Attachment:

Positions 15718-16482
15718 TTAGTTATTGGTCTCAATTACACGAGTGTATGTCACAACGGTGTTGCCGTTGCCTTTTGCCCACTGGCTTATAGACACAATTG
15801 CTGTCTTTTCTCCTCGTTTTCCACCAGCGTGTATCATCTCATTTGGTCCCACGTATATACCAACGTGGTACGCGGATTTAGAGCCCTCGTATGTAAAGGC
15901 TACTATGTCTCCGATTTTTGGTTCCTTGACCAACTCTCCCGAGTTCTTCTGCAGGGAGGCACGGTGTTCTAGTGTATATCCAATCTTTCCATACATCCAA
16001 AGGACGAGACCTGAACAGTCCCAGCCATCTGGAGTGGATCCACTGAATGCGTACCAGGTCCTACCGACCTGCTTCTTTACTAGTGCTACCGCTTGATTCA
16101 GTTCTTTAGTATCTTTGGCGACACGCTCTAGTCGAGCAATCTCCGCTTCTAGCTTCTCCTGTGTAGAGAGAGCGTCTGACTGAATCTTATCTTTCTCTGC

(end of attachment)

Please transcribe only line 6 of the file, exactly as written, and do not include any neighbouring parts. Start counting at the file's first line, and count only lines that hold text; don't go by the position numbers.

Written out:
16101 GTTCTTTAGTATCTTTGGCGACACGCTCTAGTCGAGCAATCTCCGCTTCTAGCTTCTCCTGTGTAGAGAGAGCGTCTGACTGAATCTTATCTTTCTCTGC